The strong effect of gravity is drawing Mount Etna towards the sea, and some parts of the volcano may collapse in the future, causing a catastrophic event.
There is no hint that something may happen in the near future, but a new study has discovered that the volcano’s southeastern flank is on the move, above and under the sea level at the same time. The movements dramatically increase the chance of a slope collapse, which was already anticipated at some point, but the risk was thought to be lower.
Researchers are hard at work, as they try to understand what causes the move and how a collapse may be triggered in the future.
Mount Etna is the most active volcano found on the European continent. It has been active since 6000 B.C., with periods of rest between the eruptive cycles. The newest cycle started back in 2013, according to information received from the Global Volcanism program.
While analyzing GPS data, researchers have observed that the eastern flank of Mount Etna has been silently moving towards the sea in the last thirty years. One source stated that the slope moved around 0.5-inch (or 14 millimeters) in a decade, between 2001 and 2011.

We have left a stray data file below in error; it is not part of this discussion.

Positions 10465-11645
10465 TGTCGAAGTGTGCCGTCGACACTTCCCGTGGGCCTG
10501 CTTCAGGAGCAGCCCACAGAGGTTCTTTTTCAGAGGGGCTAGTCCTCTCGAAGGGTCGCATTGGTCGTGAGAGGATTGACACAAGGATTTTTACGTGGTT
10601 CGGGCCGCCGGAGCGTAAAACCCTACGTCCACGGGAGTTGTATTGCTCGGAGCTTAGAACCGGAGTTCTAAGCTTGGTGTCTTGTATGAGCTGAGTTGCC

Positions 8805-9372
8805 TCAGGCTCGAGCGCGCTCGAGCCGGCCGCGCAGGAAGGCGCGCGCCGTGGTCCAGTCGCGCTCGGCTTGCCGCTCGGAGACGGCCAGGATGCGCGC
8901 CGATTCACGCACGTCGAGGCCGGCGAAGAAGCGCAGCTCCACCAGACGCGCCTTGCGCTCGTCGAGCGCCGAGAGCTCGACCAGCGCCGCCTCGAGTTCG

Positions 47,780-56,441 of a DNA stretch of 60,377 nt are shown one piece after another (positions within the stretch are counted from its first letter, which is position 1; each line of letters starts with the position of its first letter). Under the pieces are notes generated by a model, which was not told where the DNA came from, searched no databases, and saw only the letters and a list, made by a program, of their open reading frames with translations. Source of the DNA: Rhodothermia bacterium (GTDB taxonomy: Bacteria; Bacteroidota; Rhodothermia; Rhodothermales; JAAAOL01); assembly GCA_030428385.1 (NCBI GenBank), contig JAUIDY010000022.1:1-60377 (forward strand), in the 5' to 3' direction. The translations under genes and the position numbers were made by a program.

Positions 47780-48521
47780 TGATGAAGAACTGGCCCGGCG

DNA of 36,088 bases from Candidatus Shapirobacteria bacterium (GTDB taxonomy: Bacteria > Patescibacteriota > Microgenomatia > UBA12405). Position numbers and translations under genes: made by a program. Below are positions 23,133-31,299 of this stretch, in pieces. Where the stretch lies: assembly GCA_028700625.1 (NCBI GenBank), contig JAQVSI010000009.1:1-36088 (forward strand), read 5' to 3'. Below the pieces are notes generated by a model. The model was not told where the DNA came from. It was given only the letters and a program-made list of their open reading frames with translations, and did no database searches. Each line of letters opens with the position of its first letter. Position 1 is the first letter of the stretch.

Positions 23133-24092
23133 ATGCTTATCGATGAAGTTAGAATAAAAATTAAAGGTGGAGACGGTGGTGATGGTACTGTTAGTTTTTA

The literal hot topic is the cause of this movement. Some researchers have theorized that move may be caused by the magma moving beneath the volcano. Others believe that the constant material that is spilled on its slopes is to blame, as is jet adds more mass, which is pulled down by gravity, a phenomenon that is commonly observed among large volcanoes.
The base of the volcano is also submerged, and this was the first underwater scan. Using and advanced seafloor sensor, the researchers discovered that the move was gradual, and it was not influenced by seismic waves or other external events. It seems that gravity is, in fact, the culprit.
The slopes will be monitored as more data is collected.
Sarah Is a researcher and law student at York University (TORONTO). She has worked as the Director of the Graduate Lawyering Program. After school Sarah worked for an American law firms in Moscow, Russia for three years. She graduated from Columbia Law School, Columbia School of International and Public Affairs and Harvard College. she research interest is in human rights and health law, with a particular focus on the law and policy of vaccination.